Fick says although Outa partially accepted the settlement agreement, it still thought that it should reserve its right to argue at the review hearing or any other application that the provided record, which Nersa and Karpowership believe to be confidential, should be made publicly available.

Nersa agreed to this additional condition and the agreement was made an order of court.

ALSO READ: Karpowership gets green light in bid to hit the waters

Outa asked for a punitive cost order

In addition, Outa believed that the costs tendered by Nersa were grossly insufficient and proceeded with a cost argument, asking the court to award a punitive cost order against Nersa as well as Karpowership due to their conduct in this matter.

Fick says during arguments it became clear that Nersa was only willing to settle because Karpowership gave Nersa permission to conclude confidentiality agreements.

“It is despicable to think that Nersa, our independent national energy regulator, will keep information away from public scrutiny unless it is given permission to do so by third parties. Transparency is crucial for accountability and when parties want to do business with government they should accept that their conduct will be under a microscope. Public entities act on behalf of society, they should not make deals if they are not willing to share the details,” she says.

In a written judgment handed down by Judge Leonie Windell on 5 June 2024, she found in favour of Outa and specifically ordered that Nersa and Karpowership pay the cost of the application on a punitive scale, including the cost of Outa’s counsel.

ALSO READ: Powerships get Ramaphosa’s approval, but an expert says they’re ‘expensive and harmful’

Court findings against Nersa and Karpowership

The court found that:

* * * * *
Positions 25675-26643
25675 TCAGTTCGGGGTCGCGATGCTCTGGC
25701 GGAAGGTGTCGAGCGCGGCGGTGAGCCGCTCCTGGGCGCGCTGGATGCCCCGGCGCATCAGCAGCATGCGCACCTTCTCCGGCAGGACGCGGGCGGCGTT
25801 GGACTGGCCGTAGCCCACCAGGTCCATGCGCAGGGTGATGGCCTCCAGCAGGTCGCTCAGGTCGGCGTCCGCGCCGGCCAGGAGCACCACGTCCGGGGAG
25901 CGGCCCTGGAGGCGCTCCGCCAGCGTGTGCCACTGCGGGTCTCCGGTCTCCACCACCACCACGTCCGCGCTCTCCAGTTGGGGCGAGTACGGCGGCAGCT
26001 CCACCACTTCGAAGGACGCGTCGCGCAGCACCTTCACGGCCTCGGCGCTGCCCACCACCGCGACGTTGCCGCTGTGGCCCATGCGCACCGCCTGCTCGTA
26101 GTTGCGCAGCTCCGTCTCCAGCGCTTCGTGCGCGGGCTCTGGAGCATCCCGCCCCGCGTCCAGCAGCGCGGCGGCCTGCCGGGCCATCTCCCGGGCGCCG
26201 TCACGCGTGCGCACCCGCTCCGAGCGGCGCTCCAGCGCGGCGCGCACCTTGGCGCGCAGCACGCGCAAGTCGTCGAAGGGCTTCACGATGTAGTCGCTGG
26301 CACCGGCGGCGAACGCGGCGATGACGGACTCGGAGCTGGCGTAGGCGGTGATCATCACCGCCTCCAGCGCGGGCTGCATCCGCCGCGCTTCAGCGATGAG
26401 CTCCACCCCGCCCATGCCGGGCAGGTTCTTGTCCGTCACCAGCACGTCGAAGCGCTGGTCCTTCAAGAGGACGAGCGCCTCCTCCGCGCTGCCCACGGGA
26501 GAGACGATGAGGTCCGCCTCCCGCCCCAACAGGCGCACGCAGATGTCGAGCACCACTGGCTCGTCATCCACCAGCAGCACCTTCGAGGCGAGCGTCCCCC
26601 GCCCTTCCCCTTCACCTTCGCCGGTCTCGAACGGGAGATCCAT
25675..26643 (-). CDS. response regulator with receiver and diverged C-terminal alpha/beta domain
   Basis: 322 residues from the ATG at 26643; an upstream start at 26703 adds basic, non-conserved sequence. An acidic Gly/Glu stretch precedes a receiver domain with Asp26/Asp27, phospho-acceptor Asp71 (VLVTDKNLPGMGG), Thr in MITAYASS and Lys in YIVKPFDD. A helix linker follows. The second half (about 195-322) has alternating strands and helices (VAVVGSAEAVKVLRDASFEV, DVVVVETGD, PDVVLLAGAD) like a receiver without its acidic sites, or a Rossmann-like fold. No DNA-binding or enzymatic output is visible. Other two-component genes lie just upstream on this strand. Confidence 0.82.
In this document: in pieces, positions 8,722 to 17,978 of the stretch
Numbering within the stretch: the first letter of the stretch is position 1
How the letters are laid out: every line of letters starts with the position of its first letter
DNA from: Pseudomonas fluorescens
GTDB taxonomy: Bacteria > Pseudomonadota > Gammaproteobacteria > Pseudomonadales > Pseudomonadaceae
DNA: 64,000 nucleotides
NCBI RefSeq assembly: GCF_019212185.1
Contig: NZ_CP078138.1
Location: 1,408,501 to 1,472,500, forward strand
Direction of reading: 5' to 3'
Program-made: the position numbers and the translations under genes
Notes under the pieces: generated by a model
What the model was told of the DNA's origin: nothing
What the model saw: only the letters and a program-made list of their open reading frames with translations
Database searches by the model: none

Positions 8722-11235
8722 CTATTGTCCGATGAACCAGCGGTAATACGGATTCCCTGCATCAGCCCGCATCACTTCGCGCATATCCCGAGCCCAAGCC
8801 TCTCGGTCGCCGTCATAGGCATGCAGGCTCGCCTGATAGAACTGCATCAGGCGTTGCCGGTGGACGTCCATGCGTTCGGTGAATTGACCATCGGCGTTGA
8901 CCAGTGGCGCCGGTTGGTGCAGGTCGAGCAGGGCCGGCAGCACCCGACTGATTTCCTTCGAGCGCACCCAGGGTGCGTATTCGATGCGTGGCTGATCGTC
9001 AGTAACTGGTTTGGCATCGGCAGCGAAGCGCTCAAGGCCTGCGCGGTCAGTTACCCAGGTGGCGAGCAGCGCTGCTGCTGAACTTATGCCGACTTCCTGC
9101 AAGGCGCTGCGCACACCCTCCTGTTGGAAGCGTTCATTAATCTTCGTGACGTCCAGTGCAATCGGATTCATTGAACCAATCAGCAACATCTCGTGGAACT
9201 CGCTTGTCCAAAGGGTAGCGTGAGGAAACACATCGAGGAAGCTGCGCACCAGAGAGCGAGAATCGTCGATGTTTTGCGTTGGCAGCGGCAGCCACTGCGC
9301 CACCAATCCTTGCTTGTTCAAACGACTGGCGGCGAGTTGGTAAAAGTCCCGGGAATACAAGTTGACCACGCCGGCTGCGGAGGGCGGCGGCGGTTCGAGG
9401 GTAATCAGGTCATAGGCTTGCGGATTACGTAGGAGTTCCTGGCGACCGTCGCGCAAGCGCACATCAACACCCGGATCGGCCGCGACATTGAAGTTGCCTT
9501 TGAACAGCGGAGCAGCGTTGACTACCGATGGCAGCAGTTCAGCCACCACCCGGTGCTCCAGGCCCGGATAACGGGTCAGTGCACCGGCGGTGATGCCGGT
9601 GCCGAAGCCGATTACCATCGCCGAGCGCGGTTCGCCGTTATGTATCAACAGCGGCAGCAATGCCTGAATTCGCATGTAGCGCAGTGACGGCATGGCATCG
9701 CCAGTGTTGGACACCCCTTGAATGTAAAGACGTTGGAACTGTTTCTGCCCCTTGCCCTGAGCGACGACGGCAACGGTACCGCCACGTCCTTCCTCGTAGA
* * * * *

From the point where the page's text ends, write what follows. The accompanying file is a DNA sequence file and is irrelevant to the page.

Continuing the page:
• Nersa did not disclose any defence regarding its opposition to Outa’s application to compel.
  • Nersa was granted “permission” by Karpowership to disclose the records.
  • Nersa and Karpowership are ordered to pay the cost of the interlocutory application (the application to compel production of the full record), on an attorney and client scale. This is a punitive costs scale.

“It was unclear from the outset why Nersa and Karpowership vehemently opposed the application to compel. It has always been Outa’s position that the record should be made available for perusal as the National Energy Regulator Act requires that every decision by Nersa be “in the public interest” and “based on reason, facts and evidence.

“There was therefore no valid reason for Nersa or Karpowership to oppose the application. In fact, Outa should never have been forced to bring this application in the first place,” Fick says.

Outa believes that by obtaining the full unredacted record, it would be in a better position to evaluate Nersa’s decision-making in awarding the generation licenses to Karpowership.

“This is a victory for civil society and a step closer to transparency,” Fick says.

Outa’s main application for a review of Nersa’s decisions to grant the Karpowership licences continues.